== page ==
[Viewpoint] No growth, no welfareNobody talks about economic growth anymore. If you argue for growth, you are bound to be scorned as a capitalist of the old school or a senseless follower of neoliberalism. You would invite a lecture on the drawbacks of growth-oriented logic.
The voters who cast their ballots for President Lee Myung-bak, an entrepreneur who helped to industrialize the Korean economy, once proudly had faith in his campaign pledge to reach an annual economic growth rate of 7 percent. Now, they are snubbed as naive. The word growth has become taboo.
Under the government of President Roh Moo-hyun, there had been fierce debate between proponents of growth and supporters of redistribution. The dichotomization of growth and redistribution is hardly realistic, but at least been people were thinking about these issues. The Lee administration envisioned ambitious growth that would give Korea that world’s seventh-largest economy and per capita income of $40,000. But its enterprising march was stalled by the nationwide protests against American beef imports in the summer of its first year and the global financial crisis in 2008. The Lee government’s growth-oriented policies failed without ever being fully tested.
In 2008, the second year of the Lee administration, economic growth slowed to 2.3 percent and deteriorated to 0.3 percent in 2009. The economy expanded 6.2 percent in 2010, recovering slightly, but this year, the growth rate is expected to slip below 4 percent, certainly a lackluster performance considering what the country could potentially achieve. The slowdown is partly due to the credit crisis that has gripped Europe and elsewhere, but it has also occurred because the government has more or less given up on endeavors to stimulate the economy. Both the ruling and opposition parties are bogged down with their efforts to expand welfare benefits to have any time to consider economic growth. The Lee government also paid little attention to bolstering economic fundamentals for long-term growth because it was more preoccupied with pork-barrel projects.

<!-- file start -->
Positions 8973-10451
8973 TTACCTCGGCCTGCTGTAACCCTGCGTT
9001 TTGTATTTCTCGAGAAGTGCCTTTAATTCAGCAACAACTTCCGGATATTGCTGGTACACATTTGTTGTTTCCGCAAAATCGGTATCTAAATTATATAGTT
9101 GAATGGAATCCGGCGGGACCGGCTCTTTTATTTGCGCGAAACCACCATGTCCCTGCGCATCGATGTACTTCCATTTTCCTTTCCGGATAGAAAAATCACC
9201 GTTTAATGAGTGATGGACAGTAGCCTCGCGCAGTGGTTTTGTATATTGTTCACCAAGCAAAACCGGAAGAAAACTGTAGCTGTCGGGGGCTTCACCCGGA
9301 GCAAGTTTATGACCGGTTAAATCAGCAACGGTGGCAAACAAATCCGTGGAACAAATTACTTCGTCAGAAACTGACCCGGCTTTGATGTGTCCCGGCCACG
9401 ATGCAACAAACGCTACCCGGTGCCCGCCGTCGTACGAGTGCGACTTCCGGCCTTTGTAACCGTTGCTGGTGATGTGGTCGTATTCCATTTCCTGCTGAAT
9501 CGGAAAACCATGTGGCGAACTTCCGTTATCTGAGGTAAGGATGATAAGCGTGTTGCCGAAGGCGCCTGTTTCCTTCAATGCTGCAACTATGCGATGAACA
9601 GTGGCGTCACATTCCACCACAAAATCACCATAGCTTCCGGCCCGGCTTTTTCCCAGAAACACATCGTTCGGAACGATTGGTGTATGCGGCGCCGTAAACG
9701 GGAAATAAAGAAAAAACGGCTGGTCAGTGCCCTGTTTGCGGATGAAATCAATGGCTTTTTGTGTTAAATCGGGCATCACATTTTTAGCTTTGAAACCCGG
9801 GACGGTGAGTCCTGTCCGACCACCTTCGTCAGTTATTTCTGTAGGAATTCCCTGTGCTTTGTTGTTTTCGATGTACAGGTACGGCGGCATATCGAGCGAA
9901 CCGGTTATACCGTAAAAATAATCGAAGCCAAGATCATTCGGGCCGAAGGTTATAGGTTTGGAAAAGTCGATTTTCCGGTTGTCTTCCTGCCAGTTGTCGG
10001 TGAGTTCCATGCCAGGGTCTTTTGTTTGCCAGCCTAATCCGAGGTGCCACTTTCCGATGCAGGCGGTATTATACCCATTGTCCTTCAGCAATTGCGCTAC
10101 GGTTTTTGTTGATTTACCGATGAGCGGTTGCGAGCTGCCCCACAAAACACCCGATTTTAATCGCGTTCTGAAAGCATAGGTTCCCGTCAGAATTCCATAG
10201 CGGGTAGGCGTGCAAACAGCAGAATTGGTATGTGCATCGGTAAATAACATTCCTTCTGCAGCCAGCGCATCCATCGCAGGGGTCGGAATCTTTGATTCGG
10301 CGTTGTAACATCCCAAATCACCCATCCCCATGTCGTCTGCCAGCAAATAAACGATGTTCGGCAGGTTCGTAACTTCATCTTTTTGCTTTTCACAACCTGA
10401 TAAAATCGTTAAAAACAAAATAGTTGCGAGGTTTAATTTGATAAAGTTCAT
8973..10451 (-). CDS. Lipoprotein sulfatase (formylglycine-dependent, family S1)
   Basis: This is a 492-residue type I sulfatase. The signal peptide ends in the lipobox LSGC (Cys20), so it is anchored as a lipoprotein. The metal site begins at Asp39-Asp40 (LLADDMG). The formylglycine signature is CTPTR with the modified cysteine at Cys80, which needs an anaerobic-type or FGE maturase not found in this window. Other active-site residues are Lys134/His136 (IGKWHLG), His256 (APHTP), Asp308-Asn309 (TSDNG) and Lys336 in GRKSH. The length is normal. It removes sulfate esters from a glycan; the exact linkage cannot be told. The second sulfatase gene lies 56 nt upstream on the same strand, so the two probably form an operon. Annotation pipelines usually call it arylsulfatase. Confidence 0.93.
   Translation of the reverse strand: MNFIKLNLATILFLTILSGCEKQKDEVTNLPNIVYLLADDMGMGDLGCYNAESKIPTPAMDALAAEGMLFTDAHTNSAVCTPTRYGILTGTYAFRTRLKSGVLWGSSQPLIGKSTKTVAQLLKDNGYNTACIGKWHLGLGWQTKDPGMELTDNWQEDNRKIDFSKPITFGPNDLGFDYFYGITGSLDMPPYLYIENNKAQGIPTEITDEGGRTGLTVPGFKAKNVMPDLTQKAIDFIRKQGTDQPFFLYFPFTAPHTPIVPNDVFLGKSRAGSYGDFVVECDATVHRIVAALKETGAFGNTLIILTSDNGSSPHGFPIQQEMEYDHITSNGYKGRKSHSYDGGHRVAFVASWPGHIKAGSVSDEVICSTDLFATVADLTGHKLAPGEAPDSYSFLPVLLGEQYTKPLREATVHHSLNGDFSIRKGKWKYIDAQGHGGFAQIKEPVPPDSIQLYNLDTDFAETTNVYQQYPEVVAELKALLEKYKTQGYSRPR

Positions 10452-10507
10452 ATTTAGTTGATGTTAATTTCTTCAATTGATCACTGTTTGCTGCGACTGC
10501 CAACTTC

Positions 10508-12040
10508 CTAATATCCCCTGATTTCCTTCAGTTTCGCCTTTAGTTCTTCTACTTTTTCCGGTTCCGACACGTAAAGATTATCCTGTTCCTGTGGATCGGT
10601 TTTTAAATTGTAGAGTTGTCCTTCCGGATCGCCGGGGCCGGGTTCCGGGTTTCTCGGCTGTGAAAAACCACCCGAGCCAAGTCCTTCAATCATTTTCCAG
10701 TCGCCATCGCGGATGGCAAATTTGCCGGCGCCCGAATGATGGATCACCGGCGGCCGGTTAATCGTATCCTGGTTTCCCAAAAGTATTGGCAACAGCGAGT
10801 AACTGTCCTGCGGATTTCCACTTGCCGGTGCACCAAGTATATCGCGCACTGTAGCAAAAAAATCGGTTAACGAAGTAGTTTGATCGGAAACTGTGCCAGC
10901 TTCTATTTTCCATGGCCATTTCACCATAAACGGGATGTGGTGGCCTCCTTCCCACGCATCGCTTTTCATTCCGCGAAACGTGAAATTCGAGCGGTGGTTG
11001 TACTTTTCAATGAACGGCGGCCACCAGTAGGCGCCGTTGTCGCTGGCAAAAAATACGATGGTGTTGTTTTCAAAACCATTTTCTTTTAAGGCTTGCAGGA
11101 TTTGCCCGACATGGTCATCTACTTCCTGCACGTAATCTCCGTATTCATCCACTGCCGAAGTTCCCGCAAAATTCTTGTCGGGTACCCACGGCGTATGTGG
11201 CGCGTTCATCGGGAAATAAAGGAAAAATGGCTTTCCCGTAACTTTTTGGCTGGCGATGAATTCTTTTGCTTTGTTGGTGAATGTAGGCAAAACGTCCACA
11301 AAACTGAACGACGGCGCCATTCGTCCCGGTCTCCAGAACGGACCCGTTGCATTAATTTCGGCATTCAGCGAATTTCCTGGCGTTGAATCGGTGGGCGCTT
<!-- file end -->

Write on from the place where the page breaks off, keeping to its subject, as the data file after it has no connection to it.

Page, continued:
The Bank of Korea now estimates that the economy will grow by 3.8 percent this year, sharply below its earlier forecast of 4.5 percent. Next year’s estimate is lower and stands at 3.7 percent. And the government has made no effort to dispute this pessimistic forecast in any way. By not setting its own growth target - which is usually more optimistic than the central bank’s conservative one - the government implies that it will not likely employ tools at its disposal that could jumpstart the economy next year.
The government’s favorite political term, “efforts to enhance growth,” has been watered down in the blueprint for next year’s economic governance by emphasis on endeavors to expand the social security net and welfare system. Politicians on both sides, regardless of political affiliation, are jumping on the welfare bandwagon and dare not even mouth the word “growth.”
But the truth is that providing additional welfare is impossible without growth. If the economy does not expand, the government has no funds to finance increased welfare spending. Increased growth can generate revenue, without which there is no welfare. A welfare system can be sustained through continuous expansion in both economic production and income. To deny such basic economic fundamentals is nothing but ignorance or political rhetoric.
Critics say that economic growth is meaningless these days because it does not create new jobs but simply increases economic polarization. Without the creation of new jobs, the income of the general public remains the same or decreases. But no growth whatsoever means zero jobs created. If jobs are the problem, authorities should try to come up with ways to stimulate growth and create jobs at the same time - not give up on growth policy altogether.
We have our direction laid out. We must find ways to redesign our economic strategy to drive an economy that can generate jobs and revenue. The domestic services sector is the answer. The fields of medicine, legal services, tourism, education and social services form an infinite market that can create new jobs and income. If domestic consumption picks up again in these industries, there will be more jobs available and people will enjoy more equality in income.
But politicians and the government have been looking elsewhere for solutions. Deregulation and liberalization plans have been stalled by strong opposition from interest groups. But without a revitalized domestic market - especially in the services sector - economic growth will not come easily and all the rosy promises about welfare could be in vain.
*The writer is an editorial writer of the JoongAng Ilbo.
By Kim Jong-soo
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